210-065 Dumps 600-199 350-018 Dumps EX200 CISM Exam NS0-506 1Z0-821 Exam VCS-273 Dumps 1Z0-434 1Z0-809 100-105 LX0-103 PDF CAS-002 70-412 642-747 PDF 300-135 Exam MB5-705 70-697 PDF CISSP Exam 70-410 Exam NSE7 PDF CSSBB Exam 1K0-001 70-385 Exam 98-365 70-480 Exam CCA-500 70-466 EX300 MB6-703 300-70 400-101 70-487 210-260 JN0-332 Exam

Museum of Decorative Arts in Prague
2016) 2015) 2014) 2013) 2012) 2011) 2010) 2009) 2008) 2007) 2006) 2005) 2004) 2003) 2002) 2001) 2000) 1999) 1998) 1997) 1996) 1990) by name)
Vojtěch Preissig: For the Republic!) Vojtěch Preissig, a prominent Czech artist of the early 20th century, devoted his art and craftsmanship in graphic design to courageous service to his nation. He designed number of posters, brochures, leaflets, prints, designs and printing plates during the first and second resistance. The core of the collection consists of a number of legionary recruitment posters, exceptional in the world in terms of their artistic qualities, impressiveness and sophisticated expression. Preissig made in his workplace at Wentworth Institute in Boston also posters for the American army and other printed materials as well as designs of the Czechoslovak flag.
The Language of Fibers – The Moravian Tapestry Manufactory in Valašské Meziříčí 1898–1938) The publication offers a new look at the beginnings of production in the Moravian Tapestry Manufactory, one that contextualizes the age, artistic trends and cultural relations of the early twentieth century. The names of the architects and designers discussed in the book (Jan Kotěra, Dušan Jurkovič, Hanuš Schweiger, among others) suggest that this is not merely a historical account of and isolated tapestry establishment, but rather an enriching insight into Czech textile art created between 1898 and 1938.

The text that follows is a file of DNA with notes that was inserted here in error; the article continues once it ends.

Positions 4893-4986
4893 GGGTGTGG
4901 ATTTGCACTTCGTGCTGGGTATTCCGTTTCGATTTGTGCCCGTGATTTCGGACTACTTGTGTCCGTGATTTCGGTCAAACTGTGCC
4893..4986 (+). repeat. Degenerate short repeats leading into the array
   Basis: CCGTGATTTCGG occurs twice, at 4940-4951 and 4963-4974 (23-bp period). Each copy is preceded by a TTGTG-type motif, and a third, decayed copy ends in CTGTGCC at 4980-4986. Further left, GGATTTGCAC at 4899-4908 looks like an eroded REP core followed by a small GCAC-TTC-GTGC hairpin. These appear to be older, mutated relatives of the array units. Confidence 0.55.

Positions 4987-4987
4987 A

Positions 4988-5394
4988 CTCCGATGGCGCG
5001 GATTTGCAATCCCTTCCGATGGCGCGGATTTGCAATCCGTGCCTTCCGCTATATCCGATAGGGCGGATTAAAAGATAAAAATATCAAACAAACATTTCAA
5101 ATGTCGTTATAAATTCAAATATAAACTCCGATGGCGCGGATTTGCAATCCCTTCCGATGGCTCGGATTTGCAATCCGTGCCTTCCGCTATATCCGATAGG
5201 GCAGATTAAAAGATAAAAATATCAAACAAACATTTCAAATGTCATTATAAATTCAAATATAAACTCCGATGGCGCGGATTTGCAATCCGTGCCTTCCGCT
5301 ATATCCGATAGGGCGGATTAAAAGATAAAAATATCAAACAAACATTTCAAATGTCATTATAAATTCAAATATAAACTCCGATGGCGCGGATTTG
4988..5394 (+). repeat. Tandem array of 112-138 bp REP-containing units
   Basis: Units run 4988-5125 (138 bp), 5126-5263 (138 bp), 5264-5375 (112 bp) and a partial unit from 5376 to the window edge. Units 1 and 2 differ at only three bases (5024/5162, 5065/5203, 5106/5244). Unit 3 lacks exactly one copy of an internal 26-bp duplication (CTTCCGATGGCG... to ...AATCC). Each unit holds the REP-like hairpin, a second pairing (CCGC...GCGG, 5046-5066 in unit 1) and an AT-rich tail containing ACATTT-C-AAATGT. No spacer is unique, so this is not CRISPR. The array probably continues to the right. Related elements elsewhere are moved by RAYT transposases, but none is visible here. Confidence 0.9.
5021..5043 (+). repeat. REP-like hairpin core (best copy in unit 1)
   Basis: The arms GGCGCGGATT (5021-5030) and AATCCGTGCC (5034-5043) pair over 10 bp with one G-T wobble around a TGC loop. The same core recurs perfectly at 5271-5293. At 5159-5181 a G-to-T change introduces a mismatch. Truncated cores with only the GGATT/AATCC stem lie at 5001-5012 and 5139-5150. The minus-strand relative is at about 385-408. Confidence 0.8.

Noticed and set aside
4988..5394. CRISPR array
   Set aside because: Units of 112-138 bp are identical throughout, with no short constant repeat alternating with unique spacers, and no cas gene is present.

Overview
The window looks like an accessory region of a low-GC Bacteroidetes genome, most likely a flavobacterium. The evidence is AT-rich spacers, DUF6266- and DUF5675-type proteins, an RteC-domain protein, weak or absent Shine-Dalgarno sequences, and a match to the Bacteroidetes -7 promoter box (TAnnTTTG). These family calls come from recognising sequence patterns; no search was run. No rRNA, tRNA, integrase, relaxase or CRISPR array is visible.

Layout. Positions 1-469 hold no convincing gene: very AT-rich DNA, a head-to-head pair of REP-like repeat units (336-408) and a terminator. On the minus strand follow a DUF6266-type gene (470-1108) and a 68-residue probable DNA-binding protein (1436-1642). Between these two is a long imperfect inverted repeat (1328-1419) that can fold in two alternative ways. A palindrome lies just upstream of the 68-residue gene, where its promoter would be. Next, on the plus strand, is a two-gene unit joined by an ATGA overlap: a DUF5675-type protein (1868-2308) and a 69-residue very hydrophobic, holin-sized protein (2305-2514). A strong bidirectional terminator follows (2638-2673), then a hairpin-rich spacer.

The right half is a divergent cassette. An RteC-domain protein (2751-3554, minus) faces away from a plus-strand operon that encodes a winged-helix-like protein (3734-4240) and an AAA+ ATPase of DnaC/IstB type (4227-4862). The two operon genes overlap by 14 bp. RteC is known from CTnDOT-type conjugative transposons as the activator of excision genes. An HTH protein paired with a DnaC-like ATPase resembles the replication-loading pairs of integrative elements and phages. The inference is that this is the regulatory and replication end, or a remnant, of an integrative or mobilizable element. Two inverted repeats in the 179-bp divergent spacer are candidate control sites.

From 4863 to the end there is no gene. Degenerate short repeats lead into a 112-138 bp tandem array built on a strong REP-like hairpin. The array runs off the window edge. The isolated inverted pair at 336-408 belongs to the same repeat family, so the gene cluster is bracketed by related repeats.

Biedermeier: Art and Culture in the Bohemian Lands 1814–1848. Exhibition Guide) Biedermeier – the lifestyle as well as artistic style of the first half of the nineteenth century – was created by aristocracy and wealthy bourgeoisie, and gradually affected all strata of society. In the spirit of emerging civil society it was professing the ideals of practicality and simplicity, discovering the charm of everyday objects and pleasures as well as the beauty of nature and natural materials. Characteristic features of Biedermeier – the restrained elegance and straightforwardness – echoed the general modernisation of society and had come to embody the foreshadowing of modern design.